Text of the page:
Take one apple roasted and cleansed, quicksilver killed [neutralised] with spittle, mix them well and anoint.
- Julian Walker
- I lead workshops at the British Library, on literature, language, art, history, and the culture of the book; and teach the history of printing at other institutions. I research language usage during the First World War, and lead the Languages and the First World War project. Author of Discovering Words, Discovering Words in the Kitchen, Evolving English Explored, Team Talk - sporting words & their origins, Trench Talk - the Language of the First World War (with Peter Doyle); How to Cure the Plague; The Finishing Touch; and Words and the First World War. As an artist I work in performance, public engagement, and intervention using drawing, curating, text, changing things and embroidery.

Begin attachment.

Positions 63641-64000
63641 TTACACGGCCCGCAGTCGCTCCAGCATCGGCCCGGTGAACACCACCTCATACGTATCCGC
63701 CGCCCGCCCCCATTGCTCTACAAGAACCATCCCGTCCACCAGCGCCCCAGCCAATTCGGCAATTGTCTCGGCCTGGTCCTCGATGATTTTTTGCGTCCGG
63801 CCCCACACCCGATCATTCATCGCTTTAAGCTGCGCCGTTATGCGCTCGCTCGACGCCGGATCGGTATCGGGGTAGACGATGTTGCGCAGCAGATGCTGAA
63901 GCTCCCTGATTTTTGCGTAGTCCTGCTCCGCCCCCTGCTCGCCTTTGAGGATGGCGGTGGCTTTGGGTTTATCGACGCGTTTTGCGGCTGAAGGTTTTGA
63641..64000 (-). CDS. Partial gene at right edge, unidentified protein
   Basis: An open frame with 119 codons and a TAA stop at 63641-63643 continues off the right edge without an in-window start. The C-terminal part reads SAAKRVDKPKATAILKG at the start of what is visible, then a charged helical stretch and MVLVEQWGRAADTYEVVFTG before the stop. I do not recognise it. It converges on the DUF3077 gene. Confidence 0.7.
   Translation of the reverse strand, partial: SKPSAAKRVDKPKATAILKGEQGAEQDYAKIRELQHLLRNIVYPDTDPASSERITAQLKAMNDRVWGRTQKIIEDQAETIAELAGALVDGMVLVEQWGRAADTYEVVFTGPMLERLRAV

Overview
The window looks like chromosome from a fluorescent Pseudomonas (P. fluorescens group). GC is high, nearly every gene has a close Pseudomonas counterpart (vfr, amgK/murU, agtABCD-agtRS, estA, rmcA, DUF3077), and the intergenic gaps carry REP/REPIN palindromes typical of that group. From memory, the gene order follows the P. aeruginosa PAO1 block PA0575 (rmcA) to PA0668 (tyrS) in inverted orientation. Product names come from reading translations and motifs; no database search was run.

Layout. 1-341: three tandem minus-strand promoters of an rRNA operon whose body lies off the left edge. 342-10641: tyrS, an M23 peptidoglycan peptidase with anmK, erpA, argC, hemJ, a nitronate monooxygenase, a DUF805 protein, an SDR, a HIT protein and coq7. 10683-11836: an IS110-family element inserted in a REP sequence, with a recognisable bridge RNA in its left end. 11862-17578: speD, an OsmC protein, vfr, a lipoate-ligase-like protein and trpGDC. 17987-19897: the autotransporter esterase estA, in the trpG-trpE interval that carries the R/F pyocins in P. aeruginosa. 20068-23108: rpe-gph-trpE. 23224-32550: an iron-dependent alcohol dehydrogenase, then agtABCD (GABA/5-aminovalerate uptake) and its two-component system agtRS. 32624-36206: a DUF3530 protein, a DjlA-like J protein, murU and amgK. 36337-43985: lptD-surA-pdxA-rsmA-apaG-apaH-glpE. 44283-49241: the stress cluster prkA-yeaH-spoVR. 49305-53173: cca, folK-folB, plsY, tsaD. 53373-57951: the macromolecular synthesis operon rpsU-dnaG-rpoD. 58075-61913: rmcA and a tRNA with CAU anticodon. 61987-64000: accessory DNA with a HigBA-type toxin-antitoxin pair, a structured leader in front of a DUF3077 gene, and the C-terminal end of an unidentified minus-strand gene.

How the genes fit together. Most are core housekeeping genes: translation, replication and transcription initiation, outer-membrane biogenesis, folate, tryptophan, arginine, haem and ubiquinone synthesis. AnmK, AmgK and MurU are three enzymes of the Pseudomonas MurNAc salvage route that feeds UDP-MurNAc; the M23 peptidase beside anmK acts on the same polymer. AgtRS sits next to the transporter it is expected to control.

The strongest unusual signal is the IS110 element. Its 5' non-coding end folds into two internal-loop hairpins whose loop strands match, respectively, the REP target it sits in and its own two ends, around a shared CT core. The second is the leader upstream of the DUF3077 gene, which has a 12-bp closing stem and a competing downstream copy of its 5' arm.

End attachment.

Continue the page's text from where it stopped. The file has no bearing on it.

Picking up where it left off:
Monday, 8 April 2013
An ointment for lice in the eybrows
Cosmeticks, or the Beautifying Parts of Physick, Johann Wecker, 1660
I worked in a school once where a teacher came into the staffroom during morning break and told us about a child whose hair appeared to be moving of its own accord. I assumed at the time that it was a case of headlice. I hope so. I have never heard of lice infesting the eyebrows, but I suppose there is no reason why they should not.